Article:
laughing and slapping
a delighted woman's ass,
which promptly vanished
into shadows
of his luxury SUV.
Too Short might be broke,
what he has with that woman in shadows
might be very sad,
but there was a time
when that would not have occurred to me.
I wasn't less wise then—
I grasped the essentials,
that I was born to die.
All I've learned
is how to more effectively
It's like I joined a cult
of humility,
memorizing arbitrary tales
in a reasonable mythology
of a meaningless survival.
The Tea Party appeals to me
for reasons they do not intend.
How one can dismiss
only part
of everything
lies beyond my powers of apprehension.
Jesus freakery is more interesting
than the Scientific Method
and almost certainly more sound.
When I seem wryly pessimistic
it's because that's the
nonlockupable way
to deny reality.
No one believes
you don't exist
if you tell them so
over awful wine.
Only tyrants go far enough,
and they don't go far for long.
Tyrants seem evil
because we only consider
one or two at a time.
If we were a race of tyrants,
if we weren't contentedly tyrannized,
tyranny would look as kissable
as liberal democracy.
Perhaps not—
there's no retirement
from softly compounding shame,
which is our life's work.
It inspires all our little
daily suicides.
Compounding shame,
compounding death—
we want it slow,
but we want it.
So when a loved one dies
and we're not young
it doesn't seem so bad.
Maybe we're relieved
there is one dream
likely to come true.

For Waylon

Those people in the tabloids
behind the stars,
human shadows whose shadows
especially leave no trace—
those people know
the dark side of fame,
like an infant
knows the blurriness around her.
Incredibilities fan out
like any connection hungoverly explored:
foot-bone connected to the shoe-bone
shoe-bone connected to the dirt-bone
and so on—
but a famous man knows
the least of fame.
Who can comprehend the element that sustains him?
No, singer. It is we
who breathe next to fame
who describe it best,
and because we do what we can
it's all we do, every day.

Listening to Loretta

One must be alive
in order to commit suicide.
The dead do not plan
and so forth.
I have lived my life
in undermines,
next to nothing,
mind full of cancer.
My third eye shines in darkness.
It is all you see of me
as I go
ever further

Physical Comedy

Your death is funny,
a wrong turn
onto a road that isn't there.
You misjudge the distance
between your body
and hereafter
and it's funny, the little slip
that splits you,
the little slip that stops you,
the little slip
from everything there is.
Dick Van Dyke the Grim Reaper,
John Ritter the Grim Reaper,
Jesus Christ the Grim Reaper
of the Grim Reaper,
every decomposing bone
making snapping sounds at once,
every human face passing
through windshields
into every oak tree in the world.
This is a comedy
because the ending
is happening.

After I Write My Dissertation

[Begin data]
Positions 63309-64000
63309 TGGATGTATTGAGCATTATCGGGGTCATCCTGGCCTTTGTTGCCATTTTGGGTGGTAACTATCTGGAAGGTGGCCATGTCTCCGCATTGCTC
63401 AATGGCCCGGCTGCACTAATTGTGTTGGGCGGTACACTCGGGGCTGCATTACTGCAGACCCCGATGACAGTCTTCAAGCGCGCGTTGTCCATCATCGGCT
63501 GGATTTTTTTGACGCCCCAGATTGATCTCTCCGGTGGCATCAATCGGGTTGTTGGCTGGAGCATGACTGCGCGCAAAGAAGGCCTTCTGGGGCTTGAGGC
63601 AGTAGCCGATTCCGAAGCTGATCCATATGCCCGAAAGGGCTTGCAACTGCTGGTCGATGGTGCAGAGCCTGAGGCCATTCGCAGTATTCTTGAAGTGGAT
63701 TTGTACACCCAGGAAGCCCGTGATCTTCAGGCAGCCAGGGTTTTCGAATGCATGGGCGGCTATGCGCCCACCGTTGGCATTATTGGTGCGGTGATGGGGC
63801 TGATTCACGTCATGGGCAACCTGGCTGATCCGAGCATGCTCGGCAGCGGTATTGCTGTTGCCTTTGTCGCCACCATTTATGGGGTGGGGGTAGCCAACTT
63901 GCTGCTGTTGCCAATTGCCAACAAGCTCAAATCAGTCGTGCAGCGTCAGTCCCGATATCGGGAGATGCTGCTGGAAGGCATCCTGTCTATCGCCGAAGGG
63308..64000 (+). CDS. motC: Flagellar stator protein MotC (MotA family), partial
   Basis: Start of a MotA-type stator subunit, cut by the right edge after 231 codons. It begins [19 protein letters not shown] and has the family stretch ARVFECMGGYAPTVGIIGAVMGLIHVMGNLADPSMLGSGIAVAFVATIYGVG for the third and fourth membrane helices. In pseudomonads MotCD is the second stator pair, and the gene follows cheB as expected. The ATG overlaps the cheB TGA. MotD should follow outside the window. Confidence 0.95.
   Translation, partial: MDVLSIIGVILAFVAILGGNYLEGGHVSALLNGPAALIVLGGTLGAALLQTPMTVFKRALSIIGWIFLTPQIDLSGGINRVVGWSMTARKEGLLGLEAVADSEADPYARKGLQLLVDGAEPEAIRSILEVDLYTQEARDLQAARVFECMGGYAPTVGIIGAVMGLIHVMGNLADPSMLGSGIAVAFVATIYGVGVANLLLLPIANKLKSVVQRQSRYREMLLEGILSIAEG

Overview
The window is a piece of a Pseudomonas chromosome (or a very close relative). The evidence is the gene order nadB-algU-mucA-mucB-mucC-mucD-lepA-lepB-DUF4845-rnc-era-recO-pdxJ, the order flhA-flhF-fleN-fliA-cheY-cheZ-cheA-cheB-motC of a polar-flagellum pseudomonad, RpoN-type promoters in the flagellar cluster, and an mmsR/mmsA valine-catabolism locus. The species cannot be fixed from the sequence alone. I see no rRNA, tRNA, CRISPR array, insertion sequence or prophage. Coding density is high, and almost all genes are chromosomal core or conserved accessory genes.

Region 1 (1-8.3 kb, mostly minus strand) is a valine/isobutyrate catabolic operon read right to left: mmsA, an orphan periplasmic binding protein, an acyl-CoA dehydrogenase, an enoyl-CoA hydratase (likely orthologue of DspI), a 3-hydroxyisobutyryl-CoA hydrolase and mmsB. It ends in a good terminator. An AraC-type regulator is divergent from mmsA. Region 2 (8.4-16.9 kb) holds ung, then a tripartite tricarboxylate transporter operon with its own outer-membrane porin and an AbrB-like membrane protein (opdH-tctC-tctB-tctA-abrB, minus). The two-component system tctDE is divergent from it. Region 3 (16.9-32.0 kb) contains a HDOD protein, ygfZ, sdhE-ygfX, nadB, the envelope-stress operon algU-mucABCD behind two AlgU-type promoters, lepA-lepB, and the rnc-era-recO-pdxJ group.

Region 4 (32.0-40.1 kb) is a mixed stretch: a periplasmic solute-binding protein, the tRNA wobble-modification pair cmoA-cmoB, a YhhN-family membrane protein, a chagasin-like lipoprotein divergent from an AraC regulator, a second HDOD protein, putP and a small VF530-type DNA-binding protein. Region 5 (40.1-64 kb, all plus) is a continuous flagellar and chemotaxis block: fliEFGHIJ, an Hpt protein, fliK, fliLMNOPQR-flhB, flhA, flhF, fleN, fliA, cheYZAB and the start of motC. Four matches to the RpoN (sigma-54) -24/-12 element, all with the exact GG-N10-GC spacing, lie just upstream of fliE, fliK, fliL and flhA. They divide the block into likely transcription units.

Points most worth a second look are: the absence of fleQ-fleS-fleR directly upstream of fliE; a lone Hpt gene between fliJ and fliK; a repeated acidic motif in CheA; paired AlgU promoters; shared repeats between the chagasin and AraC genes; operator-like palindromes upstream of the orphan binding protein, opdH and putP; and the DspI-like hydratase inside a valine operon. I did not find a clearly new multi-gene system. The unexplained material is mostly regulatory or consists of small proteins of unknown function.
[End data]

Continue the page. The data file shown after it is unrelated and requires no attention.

I shall write
a series of mystery novels
starring the Traveling Wilburys.
They will all have their respective areas
of expertise—
Roy Orbison is a zombie
with the power
to freeze murderers
with his crystal voice.
Tom Petty can chew
through any substance
with his diamond teeth.
Jeff Lynne baffles,
disappears behind
his Beard of Invisibility.
George Harrison's accent
separates evildoers' skin
from their bone and tissue.
Dylan has no discernable talent.
He spends the mystery
drinking brandy and ridiculing
what everyone else is doing,
saying things like
"Great idea, guys," and "Smooth move."
"Dylan, you prick,"
the man who grooms
Jeff Lynne's beard
during down time back at the mansion
is known to say.
But on the penultimate page
Dylan always prevents
a Wilbury from walking off a ledge
or into a wood pulper,
surprising the others
with his capacity
for love.
Then they sum up everything
that's happened
in a song
just north of mediocre
whose existence
is a miracle,
like entering a nursing home
and finding someone
you know.

Deepwater Horizon

If we were cynical
and had given up the game
we would obscure our poems
with what passes now
for poetry.
We know the rage of futility,
we have writhed in various nets.
Hope relies on hopelessness.
We are never hopeless.

Deepwater Horizon II

The corpse flower opens,
the black South blackens,
the old snobbish accusations
of inferior beaches are confirmed.
I think of Ike, the truck driver
with whom my stepfather warred
on the road to Gulf Shores in the mid-80s—
the world was so lovely then
stupid men were forced to make disaster.
The world was so lovely then
stupid men were forced to make disaster.

Learning a Language

Everything is beautifully objectified,
simplified to the point of absurdity,
whose only requirement
is the absence of irony.
In this way, irony is arrogance,
arbitrary abuse
of privilege randomly acquired,
and absurdity is reasonable,
tender, a gentle hand
to help you on your way.

Jason Morphew

Jason Morphew was born in Hot Springs, Arkansas. He might die anywhere, really.